The Possibility Requirement in Plato’s Republic

Ancient Philosophy 28 (1):71-85 (2008)
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Abstract

The aristocratic city described in Plato's _Republic_ is a hypothetical city, as opposed to a city that exists. But in the _Republic_, Socrates and his interlocutors argue that this city is practicable, meaning, roughly, that it *could* exist. I contend that their argument for that claim is essential to their argument that the city is just. In other words, I maintain that the first argument has to succeed in order for the second argument to succeed: in order to show that the city is just, Socrates and his interlocutors need to demonstrate that it is practicable or, at least, that it could be approximated closely enough by an existing city.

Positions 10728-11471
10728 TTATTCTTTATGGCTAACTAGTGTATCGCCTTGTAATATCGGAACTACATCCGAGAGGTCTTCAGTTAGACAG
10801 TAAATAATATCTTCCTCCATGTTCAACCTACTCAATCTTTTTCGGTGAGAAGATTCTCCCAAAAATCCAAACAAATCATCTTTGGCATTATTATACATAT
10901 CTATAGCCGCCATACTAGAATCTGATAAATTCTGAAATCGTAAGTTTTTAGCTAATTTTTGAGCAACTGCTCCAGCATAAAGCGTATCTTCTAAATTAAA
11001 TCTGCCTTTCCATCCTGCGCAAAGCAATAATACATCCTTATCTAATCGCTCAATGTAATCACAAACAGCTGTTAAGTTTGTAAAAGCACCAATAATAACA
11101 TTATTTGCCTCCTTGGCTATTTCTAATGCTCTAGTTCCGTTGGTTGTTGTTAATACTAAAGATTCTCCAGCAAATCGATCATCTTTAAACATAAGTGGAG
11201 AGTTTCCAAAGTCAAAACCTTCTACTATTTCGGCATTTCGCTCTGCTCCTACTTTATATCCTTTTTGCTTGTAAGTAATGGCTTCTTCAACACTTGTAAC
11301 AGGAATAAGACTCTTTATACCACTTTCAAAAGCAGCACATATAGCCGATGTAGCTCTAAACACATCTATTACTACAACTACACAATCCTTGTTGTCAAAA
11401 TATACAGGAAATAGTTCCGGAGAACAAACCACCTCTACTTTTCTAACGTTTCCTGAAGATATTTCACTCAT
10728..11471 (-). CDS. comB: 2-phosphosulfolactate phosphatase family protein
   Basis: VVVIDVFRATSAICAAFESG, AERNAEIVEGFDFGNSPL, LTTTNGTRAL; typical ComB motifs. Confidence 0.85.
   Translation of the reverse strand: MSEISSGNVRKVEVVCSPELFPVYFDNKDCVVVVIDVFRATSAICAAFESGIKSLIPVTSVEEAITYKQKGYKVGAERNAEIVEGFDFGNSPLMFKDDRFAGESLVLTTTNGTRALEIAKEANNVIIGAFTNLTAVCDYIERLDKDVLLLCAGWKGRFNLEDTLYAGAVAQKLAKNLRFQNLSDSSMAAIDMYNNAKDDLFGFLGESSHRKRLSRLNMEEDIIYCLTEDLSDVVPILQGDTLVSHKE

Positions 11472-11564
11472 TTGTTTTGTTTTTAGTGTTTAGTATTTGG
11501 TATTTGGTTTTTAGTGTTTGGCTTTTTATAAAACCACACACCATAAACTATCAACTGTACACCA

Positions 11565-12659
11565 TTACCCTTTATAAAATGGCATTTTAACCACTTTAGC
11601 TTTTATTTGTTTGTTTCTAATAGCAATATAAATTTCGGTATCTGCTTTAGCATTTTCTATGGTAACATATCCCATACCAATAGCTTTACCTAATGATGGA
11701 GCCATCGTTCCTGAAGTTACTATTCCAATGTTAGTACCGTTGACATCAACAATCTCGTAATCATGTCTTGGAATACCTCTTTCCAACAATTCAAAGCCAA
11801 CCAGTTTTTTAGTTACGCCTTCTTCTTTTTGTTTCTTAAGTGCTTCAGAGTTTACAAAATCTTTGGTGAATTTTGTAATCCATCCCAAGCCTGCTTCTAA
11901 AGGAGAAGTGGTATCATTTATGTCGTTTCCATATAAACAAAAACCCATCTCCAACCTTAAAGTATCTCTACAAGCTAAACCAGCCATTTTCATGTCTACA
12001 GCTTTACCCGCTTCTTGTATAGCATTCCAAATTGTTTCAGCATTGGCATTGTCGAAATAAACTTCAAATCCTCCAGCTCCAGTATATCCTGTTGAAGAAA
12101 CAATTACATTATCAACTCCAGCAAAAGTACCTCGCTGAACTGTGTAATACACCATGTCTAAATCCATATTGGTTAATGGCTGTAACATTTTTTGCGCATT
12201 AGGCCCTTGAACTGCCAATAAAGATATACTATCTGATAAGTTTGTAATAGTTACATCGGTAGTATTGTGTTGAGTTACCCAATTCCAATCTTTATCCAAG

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Mason Marshall
Pepperdine University

Citations of this work

VIII—The Best City in Plato’s Republic: Is It possible?Jonathan Beere - 2023 - Proceedings of the Aristotelian Society 123 (2):199-229.

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